Take a look at the single sleeve for Tommy Gun.
"It's time to take the humanity back into the center of the ring and follow that for a time."
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Re: Covering Album Covers

Post by Dr. Medulla » 31 Oct 2017, 1:58pm

Kory wrote:
31 Oct 2017, 1:45pm
Dr. Medulla wrote:
31 Oct 2017, 1:29pm
Kory wrote:
31 Oct 2017, 1:16pm
You're not wrong about the type, Doc—the issue here is that the band name and album title are given roughly the same prominence or "weight". The album title is actually even a little MORE important, which is weird for a debut album. It wouldn't be so bad with regular type, but because both are basically logos, it would have been nice to have some differentiation.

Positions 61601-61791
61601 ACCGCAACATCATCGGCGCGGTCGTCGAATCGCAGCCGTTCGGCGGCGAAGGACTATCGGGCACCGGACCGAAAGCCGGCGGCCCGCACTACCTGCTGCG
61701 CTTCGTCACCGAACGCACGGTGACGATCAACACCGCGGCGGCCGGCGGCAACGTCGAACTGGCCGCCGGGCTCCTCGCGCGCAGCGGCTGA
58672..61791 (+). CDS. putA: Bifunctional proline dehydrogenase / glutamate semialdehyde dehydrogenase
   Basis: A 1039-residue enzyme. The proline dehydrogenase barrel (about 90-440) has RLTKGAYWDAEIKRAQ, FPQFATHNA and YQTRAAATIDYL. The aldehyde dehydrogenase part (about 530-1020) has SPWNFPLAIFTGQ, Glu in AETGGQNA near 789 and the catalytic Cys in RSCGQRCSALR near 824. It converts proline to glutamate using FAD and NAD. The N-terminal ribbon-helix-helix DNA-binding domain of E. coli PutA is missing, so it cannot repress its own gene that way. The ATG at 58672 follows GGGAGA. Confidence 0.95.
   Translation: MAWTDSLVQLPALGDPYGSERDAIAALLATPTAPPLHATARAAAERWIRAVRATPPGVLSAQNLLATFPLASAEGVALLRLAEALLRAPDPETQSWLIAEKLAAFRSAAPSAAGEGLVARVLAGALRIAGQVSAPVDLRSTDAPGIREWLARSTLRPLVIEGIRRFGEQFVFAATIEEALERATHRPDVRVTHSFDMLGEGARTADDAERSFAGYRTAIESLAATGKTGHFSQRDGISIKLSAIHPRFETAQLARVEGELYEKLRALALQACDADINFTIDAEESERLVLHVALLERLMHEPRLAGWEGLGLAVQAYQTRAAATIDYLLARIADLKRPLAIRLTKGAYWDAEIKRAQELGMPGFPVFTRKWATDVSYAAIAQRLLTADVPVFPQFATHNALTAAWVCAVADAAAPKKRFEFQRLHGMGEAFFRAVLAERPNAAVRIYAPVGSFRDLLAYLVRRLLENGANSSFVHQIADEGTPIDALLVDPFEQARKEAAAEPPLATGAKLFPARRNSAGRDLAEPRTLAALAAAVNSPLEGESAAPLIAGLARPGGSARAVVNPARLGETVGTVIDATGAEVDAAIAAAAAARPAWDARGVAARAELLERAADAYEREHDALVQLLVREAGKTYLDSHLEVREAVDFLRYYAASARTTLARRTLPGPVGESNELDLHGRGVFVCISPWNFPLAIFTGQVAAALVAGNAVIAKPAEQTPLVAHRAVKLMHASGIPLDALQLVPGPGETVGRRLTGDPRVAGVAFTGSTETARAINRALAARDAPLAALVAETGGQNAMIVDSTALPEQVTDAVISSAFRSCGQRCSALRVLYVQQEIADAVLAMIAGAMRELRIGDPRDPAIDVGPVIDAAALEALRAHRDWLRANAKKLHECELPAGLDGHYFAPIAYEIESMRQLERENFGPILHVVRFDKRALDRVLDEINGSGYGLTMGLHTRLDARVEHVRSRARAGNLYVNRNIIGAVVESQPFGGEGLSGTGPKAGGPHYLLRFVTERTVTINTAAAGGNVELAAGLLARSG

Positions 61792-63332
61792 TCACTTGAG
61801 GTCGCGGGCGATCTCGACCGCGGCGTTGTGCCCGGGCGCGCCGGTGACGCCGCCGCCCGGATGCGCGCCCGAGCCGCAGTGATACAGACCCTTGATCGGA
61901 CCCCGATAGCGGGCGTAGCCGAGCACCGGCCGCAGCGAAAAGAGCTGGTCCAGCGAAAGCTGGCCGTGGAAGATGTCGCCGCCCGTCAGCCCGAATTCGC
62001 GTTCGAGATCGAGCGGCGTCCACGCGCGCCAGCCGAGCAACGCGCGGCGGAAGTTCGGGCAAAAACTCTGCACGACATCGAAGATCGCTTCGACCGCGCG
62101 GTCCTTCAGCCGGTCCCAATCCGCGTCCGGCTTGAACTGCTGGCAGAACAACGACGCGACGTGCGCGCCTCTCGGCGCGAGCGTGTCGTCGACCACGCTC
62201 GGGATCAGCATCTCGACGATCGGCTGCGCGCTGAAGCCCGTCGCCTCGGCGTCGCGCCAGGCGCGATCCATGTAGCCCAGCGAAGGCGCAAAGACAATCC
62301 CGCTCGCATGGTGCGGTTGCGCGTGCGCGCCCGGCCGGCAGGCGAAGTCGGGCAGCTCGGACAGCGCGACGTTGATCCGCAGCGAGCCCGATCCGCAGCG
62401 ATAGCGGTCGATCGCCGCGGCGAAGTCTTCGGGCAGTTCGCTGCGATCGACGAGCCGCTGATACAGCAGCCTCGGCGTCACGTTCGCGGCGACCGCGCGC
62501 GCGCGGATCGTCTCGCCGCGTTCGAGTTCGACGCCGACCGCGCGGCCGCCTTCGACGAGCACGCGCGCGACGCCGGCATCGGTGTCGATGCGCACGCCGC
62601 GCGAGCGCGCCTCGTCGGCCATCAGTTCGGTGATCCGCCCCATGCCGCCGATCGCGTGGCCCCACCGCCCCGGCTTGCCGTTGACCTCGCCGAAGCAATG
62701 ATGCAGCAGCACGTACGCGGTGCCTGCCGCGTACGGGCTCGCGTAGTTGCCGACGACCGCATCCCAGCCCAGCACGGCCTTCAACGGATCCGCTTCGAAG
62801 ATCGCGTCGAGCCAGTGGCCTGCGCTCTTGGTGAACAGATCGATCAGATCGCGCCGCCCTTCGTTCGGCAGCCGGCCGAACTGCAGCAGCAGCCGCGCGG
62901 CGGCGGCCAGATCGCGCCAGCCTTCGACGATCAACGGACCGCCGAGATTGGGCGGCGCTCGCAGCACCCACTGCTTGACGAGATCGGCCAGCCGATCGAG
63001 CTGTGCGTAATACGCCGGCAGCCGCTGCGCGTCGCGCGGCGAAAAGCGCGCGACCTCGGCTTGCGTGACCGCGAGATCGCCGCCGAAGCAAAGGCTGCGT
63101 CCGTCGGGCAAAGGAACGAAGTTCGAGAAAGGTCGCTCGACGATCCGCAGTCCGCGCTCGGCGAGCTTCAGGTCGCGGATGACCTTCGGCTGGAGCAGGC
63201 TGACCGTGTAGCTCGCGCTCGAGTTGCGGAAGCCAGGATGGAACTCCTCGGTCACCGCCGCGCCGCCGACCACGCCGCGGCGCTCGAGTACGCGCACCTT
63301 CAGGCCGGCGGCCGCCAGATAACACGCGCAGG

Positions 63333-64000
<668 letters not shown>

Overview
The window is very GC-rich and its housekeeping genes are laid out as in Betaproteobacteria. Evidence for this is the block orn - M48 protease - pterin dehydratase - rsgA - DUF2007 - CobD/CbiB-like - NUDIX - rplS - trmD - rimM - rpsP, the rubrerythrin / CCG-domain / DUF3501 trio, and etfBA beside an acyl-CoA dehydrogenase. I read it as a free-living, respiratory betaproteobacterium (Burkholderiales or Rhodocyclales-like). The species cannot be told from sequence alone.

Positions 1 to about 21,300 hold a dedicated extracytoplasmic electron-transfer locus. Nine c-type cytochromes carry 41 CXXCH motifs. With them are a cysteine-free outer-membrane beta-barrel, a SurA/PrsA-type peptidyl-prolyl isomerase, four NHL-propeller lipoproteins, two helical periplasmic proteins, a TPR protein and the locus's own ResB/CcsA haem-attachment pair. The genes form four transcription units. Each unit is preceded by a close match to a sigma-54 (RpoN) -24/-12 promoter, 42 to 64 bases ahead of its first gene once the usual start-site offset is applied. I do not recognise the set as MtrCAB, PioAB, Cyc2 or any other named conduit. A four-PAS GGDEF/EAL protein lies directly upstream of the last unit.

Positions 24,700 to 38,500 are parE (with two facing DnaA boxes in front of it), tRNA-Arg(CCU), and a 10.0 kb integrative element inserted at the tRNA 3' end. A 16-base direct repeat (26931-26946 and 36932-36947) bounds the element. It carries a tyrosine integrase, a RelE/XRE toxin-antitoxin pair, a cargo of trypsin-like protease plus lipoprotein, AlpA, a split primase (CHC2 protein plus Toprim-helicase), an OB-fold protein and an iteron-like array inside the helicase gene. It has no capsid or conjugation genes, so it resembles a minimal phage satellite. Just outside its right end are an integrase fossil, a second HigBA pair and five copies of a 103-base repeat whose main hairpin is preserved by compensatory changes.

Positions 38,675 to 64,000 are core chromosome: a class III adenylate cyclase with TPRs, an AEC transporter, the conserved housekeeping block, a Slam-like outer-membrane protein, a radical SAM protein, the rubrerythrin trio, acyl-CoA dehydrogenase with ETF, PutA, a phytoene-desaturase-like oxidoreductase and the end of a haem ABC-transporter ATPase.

Is it generally a faux pas to use two different designs/fonts within the album title like that? Other than their close proximity, isn't it a signal that they are two separate elements?
I can't think of another album which does it like this, but I don't know if I'd call it a faux pas. I might not have chosen that font, but they might have been trying to make a statement, meaning the the two separate elements are intentional ("germfree" is clean and orderly, "adolescents," both in life and typographically, is not). I'd also have chosen to have the two words in the same color to pull it together more, but I think the play for garishness may have been intentional too (although I think the original used different colors from this anyway).
So common colour is a more important unifier than common typography?
Endut! Hoch Hech!

I travel nowhere without Zabu!